Kill trees or trim trees? - Tucson News Now

Kill trees or trim trees?

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TUCSON, AZ (Tucson News Now) -

The Tucson Transportation Department is moving ahead with plans to make 6th Avenue into a two lane street. But first it needs to be repaved.

Downtown is a patchwork of street repair which needs to be milled, smoothed and repaved to make way for the new streetcar.

But there's a problems. Trees.

The equipment used for some of the work is 15 feet tall. Trees overhand the streets and are sometimes just a few feet off the ground.

The solution, cut down the trees to make way for the equipment.

Take a trip up and down 6th Avenue South of University and you will see several trees cut off at the base, some in the past couple of days. 

"That's why people hate government," says Ward VI city council member Steve Kozachik.

Just a few months ago the Transportation Department was being lauded for a program to plant trees which have died or been destroyed during the Great Recession. Money for upkeep was non existent at that time.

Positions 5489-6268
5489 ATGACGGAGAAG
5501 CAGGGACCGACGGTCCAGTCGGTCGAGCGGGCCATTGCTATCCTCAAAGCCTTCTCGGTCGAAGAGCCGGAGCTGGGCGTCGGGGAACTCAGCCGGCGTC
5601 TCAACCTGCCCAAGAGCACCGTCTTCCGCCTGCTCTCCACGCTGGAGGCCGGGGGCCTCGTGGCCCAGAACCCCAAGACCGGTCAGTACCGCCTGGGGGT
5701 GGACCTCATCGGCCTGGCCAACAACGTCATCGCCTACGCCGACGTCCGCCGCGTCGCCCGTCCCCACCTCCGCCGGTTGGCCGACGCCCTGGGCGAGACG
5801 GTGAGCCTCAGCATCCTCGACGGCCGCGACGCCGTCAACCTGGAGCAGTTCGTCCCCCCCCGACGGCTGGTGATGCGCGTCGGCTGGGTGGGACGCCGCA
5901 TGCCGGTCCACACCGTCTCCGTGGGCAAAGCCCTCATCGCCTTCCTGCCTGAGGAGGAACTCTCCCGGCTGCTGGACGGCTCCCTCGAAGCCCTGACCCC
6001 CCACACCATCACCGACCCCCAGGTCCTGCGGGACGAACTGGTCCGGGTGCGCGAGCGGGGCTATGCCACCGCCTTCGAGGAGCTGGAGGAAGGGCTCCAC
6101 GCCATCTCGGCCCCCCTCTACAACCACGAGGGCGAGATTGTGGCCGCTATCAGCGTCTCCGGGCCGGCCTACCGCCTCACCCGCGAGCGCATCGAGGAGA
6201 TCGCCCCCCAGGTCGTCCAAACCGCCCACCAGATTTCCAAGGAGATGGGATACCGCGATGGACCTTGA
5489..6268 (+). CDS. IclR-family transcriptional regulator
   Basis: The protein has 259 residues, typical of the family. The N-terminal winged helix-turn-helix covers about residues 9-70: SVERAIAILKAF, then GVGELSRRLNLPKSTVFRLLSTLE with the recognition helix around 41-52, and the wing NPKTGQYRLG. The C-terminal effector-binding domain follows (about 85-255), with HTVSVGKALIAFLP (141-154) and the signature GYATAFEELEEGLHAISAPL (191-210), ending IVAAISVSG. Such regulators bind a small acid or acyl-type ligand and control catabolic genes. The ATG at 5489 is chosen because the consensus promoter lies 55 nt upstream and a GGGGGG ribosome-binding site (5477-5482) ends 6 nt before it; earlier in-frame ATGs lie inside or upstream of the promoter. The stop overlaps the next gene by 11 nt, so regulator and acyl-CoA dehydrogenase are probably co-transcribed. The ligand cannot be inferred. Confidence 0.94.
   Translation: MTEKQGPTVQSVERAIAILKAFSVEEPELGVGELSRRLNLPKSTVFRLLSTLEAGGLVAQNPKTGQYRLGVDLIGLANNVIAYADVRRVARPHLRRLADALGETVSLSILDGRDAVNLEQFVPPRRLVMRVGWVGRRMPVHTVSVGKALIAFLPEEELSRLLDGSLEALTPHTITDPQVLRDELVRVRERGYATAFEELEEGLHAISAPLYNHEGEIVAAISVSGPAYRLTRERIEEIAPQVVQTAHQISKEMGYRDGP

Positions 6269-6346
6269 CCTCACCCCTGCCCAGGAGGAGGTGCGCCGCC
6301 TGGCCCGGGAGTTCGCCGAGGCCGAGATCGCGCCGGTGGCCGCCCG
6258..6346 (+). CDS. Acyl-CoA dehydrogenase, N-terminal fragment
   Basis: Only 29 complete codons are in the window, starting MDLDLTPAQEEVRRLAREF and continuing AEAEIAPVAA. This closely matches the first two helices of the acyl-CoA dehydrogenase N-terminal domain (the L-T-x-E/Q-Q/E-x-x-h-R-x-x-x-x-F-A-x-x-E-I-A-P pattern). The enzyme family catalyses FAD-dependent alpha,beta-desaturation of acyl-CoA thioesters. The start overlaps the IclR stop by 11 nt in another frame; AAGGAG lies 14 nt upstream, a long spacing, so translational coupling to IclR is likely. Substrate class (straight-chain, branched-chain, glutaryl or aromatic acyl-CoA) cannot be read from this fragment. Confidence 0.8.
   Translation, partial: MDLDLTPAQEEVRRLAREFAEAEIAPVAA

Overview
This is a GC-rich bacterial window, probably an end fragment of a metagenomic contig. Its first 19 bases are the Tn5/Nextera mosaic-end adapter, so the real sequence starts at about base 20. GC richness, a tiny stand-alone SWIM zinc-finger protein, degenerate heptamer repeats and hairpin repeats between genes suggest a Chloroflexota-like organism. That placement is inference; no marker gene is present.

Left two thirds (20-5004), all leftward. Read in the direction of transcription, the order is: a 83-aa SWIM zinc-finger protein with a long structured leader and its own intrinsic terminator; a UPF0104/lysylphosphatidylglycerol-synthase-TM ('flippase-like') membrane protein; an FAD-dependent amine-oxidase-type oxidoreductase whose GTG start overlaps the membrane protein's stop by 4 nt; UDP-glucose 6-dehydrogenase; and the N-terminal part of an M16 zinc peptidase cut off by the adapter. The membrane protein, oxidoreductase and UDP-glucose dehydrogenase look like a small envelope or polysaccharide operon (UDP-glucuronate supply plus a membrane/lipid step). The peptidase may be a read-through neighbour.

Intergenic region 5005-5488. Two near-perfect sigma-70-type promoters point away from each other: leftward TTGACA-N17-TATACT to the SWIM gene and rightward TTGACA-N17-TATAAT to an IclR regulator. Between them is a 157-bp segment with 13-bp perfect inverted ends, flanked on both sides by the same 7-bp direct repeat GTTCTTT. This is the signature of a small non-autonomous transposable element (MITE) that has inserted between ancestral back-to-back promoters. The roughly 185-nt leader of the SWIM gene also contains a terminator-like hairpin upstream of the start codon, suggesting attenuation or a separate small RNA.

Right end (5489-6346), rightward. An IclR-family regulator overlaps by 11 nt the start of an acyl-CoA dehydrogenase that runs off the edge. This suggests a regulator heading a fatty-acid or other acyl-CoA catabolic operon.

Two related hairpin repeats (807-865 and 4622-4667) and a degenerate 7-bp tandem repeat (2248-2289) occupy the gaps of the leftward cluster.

So now the same department is being criticized for cutting down trees.

"Groom the trees, don't kill the trees," Kozachik says.

There are only three trees on Broadway near Scott in front of the Penca Restaurant.

It, and some nearby restaurant owners have applied for outdoor dining permits once the streetcar is up and running.

They'll lose parking spaces but will gain space for tables and chairs.

The air of outdoors is inviting, especially if it has come nice shade trees.

But the city notified Patricia Schwabe they'd be cutting down the trees for repaving, trees just outside the front door of her Penca Restaurant.

"They can't do that," she says. "They're the only trees we have."

She contacted Kozachik, who contacted News 13, who contacted the city transportation department.

"We met this morning," city spokesperson Michael Graham says. "We're not going to do anything until we can come up with a solution."

What the solution might be isn't known yet.

"Pull the trees back for the ten minutes it takes you or get some hand equipment," says Kozachik.

The transpiration says that may be an option. But there are others in the city who don't think the trees should be there in the first place.

The solution needs to be found soon. The first streetcar may be delivered to the city next week and testing along the route will begin.

"Think creatively," Kozachik says.

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